Dear Faceless Void,
Like many creatives, I’ve been feeling a hard time being creative lately. I don’t have anything to add to the calls for self-compassion or understanding, the acknowledgement that the world is a blistering hellscape and we are all going through this.
We are. That is valid.
But what I do want to add is my pondering of why the world at large is stopping us.
I mean, writing is, in theory, escapism. It is something we often derive pleasure from, and very often either doesn’t touch on current affairs, or is our means of processing said things. So why is the world being a flaming pustule leaving us staring at open word documents and our fingers just tapping idly beside the keys?
My humble opinion, dear void, is that writing, in fact all creating, is a vulnerable thing. Creatives will say that the process is deeply personal, and why shouldn’t we also think about what position we put ourselves in to draw from that wellspring? We have to drop our defenses, lay our thoughts bare, give ourselves grace when make mistakes, strive to take something from deep inside and place it where anyone could, in theory, see it.
That takes courage, even without any plan to show it to someone. We all fear rejection. We all fear being mocked or made fun of or being dismissed, and creating is exposing the soft spot on us, right where some boy with a fairy and a toy sword can smack it. How many creatives do something creative only to rip it up or toss it straight to the recycling bin and hitting “empty”?
The world has our guard up extra tight. We don’t, to be frank, feel safe. And when we aren’t safe, we aren’t about to lower the defenses and let the old weak spot hang out. We definitely aren’t going to leave it out.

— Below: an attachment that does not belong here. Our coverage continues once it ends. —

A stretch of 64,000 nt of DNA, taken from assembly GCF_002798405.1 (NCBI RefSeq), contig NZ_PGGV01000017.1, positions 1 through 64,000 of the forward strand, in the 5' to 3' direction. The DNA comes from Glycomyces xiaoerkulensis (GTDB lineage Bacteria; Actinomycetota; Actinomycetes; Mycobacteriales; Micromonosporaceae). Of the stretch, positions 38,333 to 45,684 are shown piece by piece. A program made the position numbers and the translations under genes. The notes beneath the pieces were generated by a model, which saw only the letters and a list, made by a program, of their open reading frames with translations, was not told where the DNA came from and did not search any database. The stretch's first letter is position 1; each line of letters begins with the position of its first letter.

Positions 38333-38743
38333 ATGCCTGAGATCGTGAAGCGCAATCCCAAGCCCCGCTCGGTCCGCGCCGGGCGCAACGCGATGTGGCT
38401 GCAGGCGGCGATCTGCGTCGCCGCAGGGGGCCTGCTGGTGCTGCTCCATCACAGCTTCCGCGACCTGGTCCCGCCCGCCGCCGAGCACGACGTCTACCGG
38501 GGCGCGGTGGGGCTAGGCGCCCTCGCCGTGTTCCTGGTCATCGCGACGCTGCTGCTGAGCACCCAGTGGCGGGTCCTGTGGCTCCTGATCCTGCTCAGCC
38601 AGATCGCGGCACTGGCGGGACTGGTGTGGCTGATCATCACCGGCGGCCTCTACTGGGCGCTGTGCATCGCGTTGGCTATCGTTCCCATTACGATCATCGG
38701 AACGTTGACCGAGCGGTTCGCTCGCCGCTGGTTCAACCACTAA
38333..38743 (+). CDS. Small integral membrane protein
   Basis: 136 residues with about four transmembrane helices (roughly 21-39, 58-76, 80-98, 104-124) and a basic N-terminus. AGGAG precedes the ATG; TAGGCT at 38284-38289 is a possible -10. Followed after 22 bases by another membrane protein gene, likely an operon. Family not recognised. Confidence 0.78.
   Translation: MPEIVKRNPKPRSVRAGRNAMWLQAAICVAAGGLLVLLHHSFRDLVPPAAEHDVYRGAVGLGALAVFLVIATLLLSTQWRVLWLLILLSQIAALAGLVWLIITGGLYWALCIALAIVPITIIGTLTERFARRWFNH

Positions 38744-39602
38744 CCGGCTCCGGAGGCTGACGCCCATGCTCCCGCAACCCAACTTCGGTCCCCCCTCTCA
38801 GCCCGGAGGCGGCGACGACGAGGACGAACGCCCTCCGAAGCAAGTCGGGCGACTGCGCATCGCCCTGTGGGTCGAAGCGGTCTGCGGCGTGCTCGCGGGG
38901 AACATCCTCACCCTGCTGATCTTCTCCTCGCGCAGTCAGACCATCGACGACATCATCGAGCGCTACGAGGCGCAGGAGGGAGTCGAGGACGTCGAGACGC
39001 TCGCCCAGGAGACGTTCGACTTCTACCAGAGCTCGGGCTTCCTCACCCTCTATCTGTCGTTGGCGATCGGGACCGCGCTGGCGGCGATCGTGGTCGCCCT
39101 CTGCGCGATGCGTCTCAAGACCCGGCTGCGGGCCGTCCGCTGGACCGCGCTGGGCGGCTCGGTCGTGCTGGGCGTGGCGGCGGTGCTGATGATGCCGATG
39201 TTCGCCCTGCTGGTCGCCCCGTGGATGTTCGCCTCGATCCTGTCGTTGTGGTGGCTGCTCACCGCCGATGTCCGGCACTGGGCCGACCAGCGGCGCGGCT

So, what can we do? I think, something that would help is to figure out some way to feel safe. Not comfortable, not “in the zone”, but just safe. I have found writing video-chats to be great. Not for the accountability of having people expecting you to report back that you wrote so many words, but for the idea of safety in numbers.
–Cue grand musical crescendo, and the male lead saying “they do move in herds…”
But it doesn’t have to be group writes. It can be about designating time in your day that is for writing, that you won’t let the scary things near you (so no social media!), that you can have some ritual around of putting on the right music, or lighting a candle, or making some tea to sip while you write.
But foremost in your mind, before you think of plot or character or motive or McGuffin, needs to be an affirmation of “I am safe, at least for right now.”
Find that, and maybe you can find your creative juice. It helped me write to you, dear void. Even if I know when this is done, I’ll be going back to a world that is hostile and dangerous. For the time I wrote this, I at least felt safe.
Until next time,